Assets should not be given away or sold under fair market value prior to applying for long-term care Medicaid. This is because NY Medicaid is implementing a 30-month look back rule for applicants of long-term home and community based services. Once implemented, violating this rule will result in a penalty period of Medicaid ineligibility.
The home is often the highest valued asset a Medicaid applicant owns, and many persons worry that Medicaid will take their home. Fortunately, for eligibility purposes, New York Medicaid considers the home exempt (non-countable) in the following circumstances.
– The applicant lives in the home or has “intent” to return to the home and his / her home equity interest is no greater than $906,000. Home equity interest is the current value of the home minus any outstanding mortgage.
– A non-applicant spouse lives in the home.
– The applicant has a disabled child living in the home.
– The applicant has a minor child (under 21 years old) living in the home.
To learn more about the potential of Medicaid taking the home, click here.
Medical Criteria: Functional Need
An applicant must require a nursing facility level of care (NFLOC) to be eligible for CFCO services. An in-home, face-to-face functional needs assessment (FNA) is completed to make this determination. The Uniform Assessment System (UAS-NY) FNA tool is completed by a registered nurse. To meet the functional need requirement, hands on assistance with three activities of daily living (i.e., bathing, dressing, mobility, etc.) is required. An exception exists for persons with Alzheimer’s Disease or a related dementia; physical assistance is not required. Instead they must require supervision of two activities of daily living.
Qualifying When Over the Limits
Having income and / or assets over Medicaid’s limit(s) does not mean an applicant cannot still qualify for Medicaid. There are a variety of planning strategies that can be used to help persons who would otherwise be ineligible to become eligible. Some of these strategies are fairly easy to implement, and others, exceedingly complex. Below are the most common.
When persons have income over the limit, Pooled Income Trusts can help. “Excess” income is deposited into the trust, no longer counting as income. NY also has a Medicaid Spend-Down Program that permits applicants to spend “excess” income on medical bills each month to meet the income limit. The amount that must be paid can be thought of as a deductible. Once one’s “deductible” has been paid for the month, New York Medicaid will pay for services and supports.
When persons have assets over the limits, one option is to “spend down” assets. Examples include paying off debt, making home improvements, such as updating heating and plumbing, and purchasing pre-paid funeral and burial expense trusts called Irrevocable Funeral Trusts. Medicaid Asset Protection Trusts are another option in which assets are placed in trusts and are no longer considered countable assets. There are many other options when the applicant has assets exceeding the limit.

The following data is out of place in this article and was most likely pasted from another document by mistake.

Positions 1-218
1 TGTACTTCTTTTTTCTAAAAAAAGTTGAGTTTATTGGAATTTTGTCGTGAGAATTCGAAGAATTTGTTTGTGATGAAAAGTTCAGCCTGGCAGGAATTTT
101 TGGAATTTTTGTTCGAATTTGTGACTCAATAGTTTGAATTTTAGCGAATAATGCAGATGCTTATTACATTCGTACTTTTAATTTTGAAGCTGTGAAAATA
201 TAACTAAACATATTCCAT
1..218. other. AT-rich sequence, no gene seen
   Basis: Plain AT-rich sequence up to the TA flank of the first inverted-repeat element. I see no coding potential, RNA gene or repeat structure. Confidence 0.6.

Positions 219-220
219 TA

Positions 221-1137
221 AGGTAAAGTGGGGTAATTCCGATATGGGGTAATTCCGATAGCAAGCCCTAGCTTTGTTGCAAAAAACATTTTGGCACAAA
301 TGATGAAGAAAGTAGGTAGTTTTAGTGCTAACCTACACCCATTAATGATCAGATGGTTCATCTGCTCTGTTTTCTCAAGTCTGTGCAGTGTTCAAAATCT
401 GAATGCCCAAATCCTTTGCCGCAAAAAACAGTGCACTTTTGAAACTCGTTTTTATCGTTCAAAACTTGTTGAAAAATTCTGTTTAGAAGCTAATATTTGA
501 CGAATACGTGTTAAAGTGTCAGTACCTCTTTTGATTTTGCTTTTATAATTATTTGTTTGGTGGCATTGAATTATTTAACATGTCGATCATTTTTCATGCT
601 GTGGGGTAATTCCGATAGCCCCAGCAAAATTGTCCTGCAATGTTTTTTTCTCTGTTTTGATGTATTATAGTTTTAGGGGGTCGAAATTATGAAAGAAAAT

Inadequate planning or improperly implementing a Medicaid planning strategy can result in a denial or delay of Medicaid benefits. Professional Medicaid planners are educated in the planning strategies available in the state of New York to meet Medicaid’s financial eligibility criteria without jeopardizing Medicaid eligibility. There are also planning strategies that not only help one meet Medicaid’s financial criteria, but also protects assets from Medicaid’s estate recovery program, preserving them for family as inheritance. Historically, NY has not had a Medicaid look-back period for Medicaid long-term home and community based services. However, the state is in the process of implementing a 30-month look back period, and certain planning strategies will violate this rule. Therefore, these strategies should be implemented well in advance of the need for long-term care. However, there are some workarounds, and Medicaid planners are aware of them. For these reasons, it is highly suggested one consult a Medicaid planner for assistance in qualifying for Medicaid when over the income and / or asset limit(s). Find a Medicaid planner.
How to Apply for NY’s CFCO / CDPAP
Before You Apply
Prior to submitting an application for CFCO services, applicants need to ensure they meet the New York Medicaid eligibility criteria. Applying when over the income and / or asset limit(s) will be cause for denial of benefits. The American Council on Aging offers a free Medicaid eligibility test to determine if one might meet Medicaid’s eligibility criteria. Take the Medicaid eligibility test.
As part of the application process, applicants will need to gather documentation for submission. Examples include copies of Social Security and Medicare cards, previous bank statements, proof of income, copies of life insurance policies, property deeds, and pre-need burial contracts. Unfortunately, a common reason applications are held up is required documentation is missing or not submitted in a timely manner.
To apply for CFCO services, applicants must be eligible for New York Medicaid. Seniors should apply via their county Department of Social Services office. Contact information can be found here. Alternatively, persons can call the Medicaid Helpline at 1-800-541-2831. Persons already enrolled in NY Medicaid should contact their care manager. Applicants will undergo a functional needs assessment as part of the application process for CFCO benefits.
For additional information about the Community First Choice Option, click here.
The New York State Department of Health (DOH) administers the state’s Medicaid program and the Department of Social Services (DSS) office determines eligibility.
Approval Process & Timing
The Medicaid application process can take up to 3 months, or even longer, from the beginning of the application process through the receipt of the determination letter indicating approval or denial. Generally, it takes one several weeks to complete the application and gather all of the supportive documentation. If the application is not properly completed, or required documentation is missing, the application process will be delayed even further. In most cases, it takes between 45 and 90 days for the Medicaid agency to review and approve or deny one’s application. Based on law, Medicaid offices have up to 45 days to complete this process (up to 90 days for disability applications). However, despite the law, applications are sometimes delayed even further.